Class Of 1964 USAF Academy

Butch's History

Gone But Not Forgotten

CurdSm.jpg September 2000 brought the end of the Twentieth Century's final summer, the arrival of its final autumn and the loss of one of our finest officers and gentlemen. Jim Curd passed away on Sept. 18, 2000 from a form of small cell cancer that he had defeated once before and had quietly battled for going on three years.

A second generation Air Force pilot, Butch, as many of his friends and relatives called him, was a genuine credit to the Academy, to the Air Force, to his country of which he was so proud, and to his friends and family, of which he was even more proud.

Butch was always a dedicated and patriotic individual and he served his country well. His dad had flown for SAC in WWII and Butch did the same over Vietnam. He flew multiple missions during the war years, but the ones I remember best were the Young Tiger refueling missions out of Kadena Air Base where I was stationed with my family. From time to time, I'd come home from “a day at the office” and there would be Butch, TDY from Beale again, playing with my two young sons on the floor, as much a part of the family as anyone could possibly be. Regardless of how many missions he flew or how many “saves” he made, Butch was always a family man above all else, a strong father figure to his boys, and a dependable big brother to the rest of us, always steady, always even-tempered, never panicked.

For about two years at Kadena, whenever he was TDY there, Jim and I used to play handball at the base gym. Afterwards, we'd have to replace our essential bodily fluids at the club. At these times we always talked about our families and responsibilities, our classmates, and American society in general. He had an unusually keen sense of how important families were in the bigger scheme of life, both our nuclear families and our extended families. He had a strong belief about how the good things came to people because they did their duty to their families, and that this in turn was their part of the bigger responsibilities for society. Being an officer and a gentleman was more than just a phrase to Butch. He believed that the officer part was the set of responsibilities we had and that being a gentleman meant that you lived up to those responsibilities, not with a bunch of fanfare and celebration to your credit, but logically and quietly and as a matter of fact.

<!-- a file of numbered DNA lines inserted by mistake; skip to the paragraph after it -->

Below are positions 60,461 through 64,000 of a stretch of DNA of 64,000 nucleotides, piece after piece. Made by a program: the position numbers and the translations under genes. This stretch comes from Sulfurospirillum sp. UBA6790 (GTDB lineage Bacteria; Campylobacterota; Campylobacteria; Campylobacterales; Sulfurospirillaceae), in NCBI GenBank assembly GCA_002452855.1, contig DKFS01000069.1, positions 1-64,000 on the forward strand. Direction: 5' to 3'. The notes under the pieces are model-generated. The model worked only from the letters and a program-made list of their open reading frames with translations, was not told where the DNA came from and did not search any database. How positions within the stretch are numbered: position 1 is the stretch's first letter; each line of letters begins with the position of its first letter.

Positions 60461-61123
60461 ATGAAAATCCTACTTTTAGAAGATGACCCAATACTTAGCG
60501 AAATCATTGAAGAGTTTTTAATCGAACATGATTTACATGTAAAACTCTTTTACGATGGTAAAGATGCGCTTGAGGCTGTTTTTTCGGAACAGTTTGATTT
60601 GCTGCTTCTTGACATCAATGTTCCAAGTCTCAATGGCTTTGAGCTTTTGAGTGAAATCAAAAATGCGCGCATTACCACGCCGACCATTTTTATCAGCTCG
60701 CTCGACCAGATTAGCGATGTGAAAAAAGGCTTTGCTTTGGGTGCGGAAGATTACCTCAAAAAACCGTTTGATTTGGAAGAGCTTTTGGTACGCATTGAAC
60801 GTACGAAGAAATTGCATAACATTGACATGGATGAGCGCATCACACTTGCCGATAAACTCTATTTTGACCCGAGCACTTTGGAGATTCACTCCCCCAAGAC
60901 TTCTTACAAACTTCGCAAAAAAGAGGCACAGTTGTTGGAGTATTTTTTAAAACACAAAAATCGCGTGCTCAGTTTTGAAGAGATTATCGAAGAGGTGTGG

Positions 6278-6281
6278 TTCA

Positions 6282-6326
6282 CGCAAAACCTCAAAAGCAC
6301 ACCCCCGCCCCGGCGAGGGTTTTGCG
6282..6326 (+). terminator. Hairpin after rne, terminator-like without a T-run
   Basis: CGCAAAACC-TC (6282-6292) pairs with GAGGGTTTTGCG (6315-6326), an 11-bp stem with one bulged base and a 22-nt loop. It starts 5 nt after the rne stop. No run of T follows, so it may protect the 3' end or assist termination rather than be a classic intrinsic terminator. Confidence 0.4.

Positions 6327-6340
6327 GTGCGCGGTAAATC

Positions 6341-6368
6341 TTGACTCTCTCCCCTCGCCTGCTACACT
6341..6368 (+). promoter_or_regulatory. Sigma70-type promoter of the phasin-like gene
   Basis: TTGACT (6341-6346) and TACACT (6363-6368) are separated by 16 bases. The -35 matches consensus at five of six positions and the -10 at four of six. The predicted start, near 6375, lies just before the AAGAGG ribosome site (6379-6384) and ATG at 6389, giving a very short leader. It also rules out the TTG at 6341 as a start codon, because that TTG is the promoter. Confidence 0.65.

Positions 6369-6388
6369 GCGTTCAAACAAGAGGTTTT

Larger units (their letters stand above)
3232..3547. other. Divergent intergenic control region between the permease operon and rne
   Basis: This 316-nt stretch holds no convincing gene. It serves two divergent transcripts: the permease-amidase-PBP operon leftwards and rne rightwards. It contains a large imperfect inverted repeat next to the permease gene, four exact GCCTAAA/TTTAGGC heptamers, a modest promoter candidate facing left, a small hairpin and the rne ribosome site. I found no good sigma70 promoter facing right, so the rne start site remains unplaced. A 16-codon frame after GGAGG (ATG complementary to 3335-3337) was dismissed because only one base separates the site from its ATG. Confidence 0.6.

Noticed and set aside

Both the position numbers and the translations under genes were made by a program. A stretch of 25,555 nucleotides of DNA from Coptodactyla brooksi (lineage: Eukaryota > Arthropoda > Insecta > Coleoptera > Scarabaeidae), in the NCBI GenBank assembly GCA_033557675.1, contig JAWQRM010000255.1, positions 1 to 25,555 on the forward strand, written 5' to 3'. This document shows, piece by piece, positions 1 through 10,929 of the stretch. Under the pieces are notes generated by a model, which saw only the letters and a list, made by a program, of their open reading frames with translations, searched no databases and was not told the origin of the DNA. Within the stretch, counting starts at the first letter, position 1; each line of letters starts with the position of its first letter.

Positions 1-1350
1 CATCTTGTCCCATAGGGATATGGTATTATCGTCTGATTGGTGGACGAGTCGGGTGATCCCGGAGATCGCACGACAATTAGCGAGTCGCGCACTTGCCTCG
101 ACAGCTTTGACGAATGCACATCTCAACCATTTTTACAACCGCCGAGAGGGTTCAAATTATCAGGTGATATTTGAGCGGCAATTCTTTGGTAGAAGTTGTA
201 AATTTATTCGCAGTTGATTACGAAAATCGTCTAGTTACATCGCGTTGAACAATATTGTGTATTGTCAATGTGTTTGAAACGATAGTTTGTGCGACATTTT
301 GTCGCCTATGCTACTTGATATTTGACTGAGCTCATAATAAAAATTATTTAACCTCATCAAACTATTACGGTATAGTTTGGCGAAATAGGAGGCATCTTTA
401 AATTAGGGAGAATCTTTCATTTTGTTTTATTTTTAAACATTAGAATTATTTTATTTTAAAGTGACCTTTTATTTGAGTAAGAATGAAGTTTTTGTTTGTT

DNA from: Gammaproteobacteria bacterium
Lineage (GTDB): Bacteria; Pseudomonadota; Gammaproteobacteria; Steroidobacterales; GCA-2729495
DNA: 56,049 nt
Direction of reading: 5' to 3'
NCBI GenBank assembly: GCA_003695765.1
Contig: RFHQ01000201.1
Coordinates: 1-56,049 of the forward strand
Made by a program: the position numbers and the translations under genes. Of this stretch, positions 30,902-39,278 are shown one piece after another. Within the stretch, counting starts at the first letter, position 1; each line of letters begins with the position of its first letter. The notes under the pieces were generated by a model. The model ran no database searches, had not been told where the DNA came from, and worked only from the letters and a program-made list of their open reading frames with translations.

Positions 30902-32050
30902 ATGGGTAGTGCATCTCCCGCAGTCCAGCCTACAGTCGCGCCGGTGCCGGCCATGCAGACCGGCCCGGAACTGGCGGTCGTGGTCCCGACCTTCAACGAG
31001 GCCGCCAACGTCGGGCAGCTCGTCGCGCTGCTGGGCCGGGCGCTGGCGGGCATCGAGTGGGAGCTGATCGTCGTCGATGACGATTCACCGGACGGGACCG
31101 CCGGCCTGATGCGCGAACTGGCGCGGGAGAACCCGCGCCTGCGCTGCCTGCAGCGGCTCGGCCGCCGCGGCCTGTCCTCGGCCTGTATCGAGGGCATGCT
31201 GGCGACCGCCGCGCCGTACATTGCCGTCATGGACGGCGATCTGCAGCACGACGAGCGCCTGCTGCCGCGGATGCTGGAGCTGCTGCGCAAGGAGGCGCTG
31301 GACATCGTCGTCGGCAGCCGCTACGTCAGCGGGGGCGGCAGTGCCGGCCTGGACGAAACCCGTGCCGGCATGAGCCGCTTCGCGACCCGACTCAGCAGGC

He was proud of our class, he said once, because the simple timing of our graduation coupled with the war had forced us to stand up and confront our duty. “Yep,” he said, and we stood up to it pretty darn tall.” He used to smile at you when he said something like that, not a broad, toothy, laughing smile, but a sly, knowing, closed lip smile, with his eyes shining at you like he was holding the punch line in, knowing that at any second you're gonna get it and you'll agree with him, and he was right.

Years later, when we had both left our military careers behind us, I'd come home to my Southern California house, first in Huntington Beach, then later in San Diego, and there would be Butch again, TDY from New Jersey, compliments of one airline or the other, playing catch with my kids or planning dinner with my wife, still and always, part of the family, and smiling. He smiled that same knowing smile all his life.

From his days as our cadet squadron commander, through the war years and the years that followed with Eastern and United Airlines, he was always the steady dependable guy that you wanted someone to be who was sitting in the cockpit of your airplane. The crooked smile, the eyes still squinting from the bright sun aloft.., all that was there, but what counted a lot more, that Butch had, was the comfortable, easy-going confidence that let you know that here was a man you could trust, that you could fully depend on. Some guys said he was more mature than the rest of us. Butch would've said, “Nahh.” But I think maybe he was.

There are huge aspects of Butch's life and personality that are totally overlooked in a small tribute like this. For example, he was always joking and was so much fun, at dines he was a running wit machine, with one funny remark after another. And yet when you read about him like this, it sounds all so serious. The serious facts are that he was very proud of Karen and the boys, and his family and friends were very important to him.

When Butch was first diagnosed with cancer in 1997, doctors gave him three to six months to live. As this word spread, classmates called to lend their support. When Butch got on the phone he was always positive, cheerful without exception, and supportive... he was supportive to us, in our concerns, when he was the man with the cancer. As another classmate said, “The doctors obviously didn't know the fiber of the man.” He was right, they didn't, but those of us who did know him knew also that we were blessed and fortunate to have spent the time with him that we did.

In parting, Jim is survived by Karen, his loving wife of 36 years, his two sons, Jim and Tyler, of whom he was very proud, and his large, extended family of friends and classmates who will all miss him, very much. He was truly an officer amid a gentleman.

(Duke Nauton, ‘64, Gone But Not Forgotten, Checkpoints, Spring 2001)
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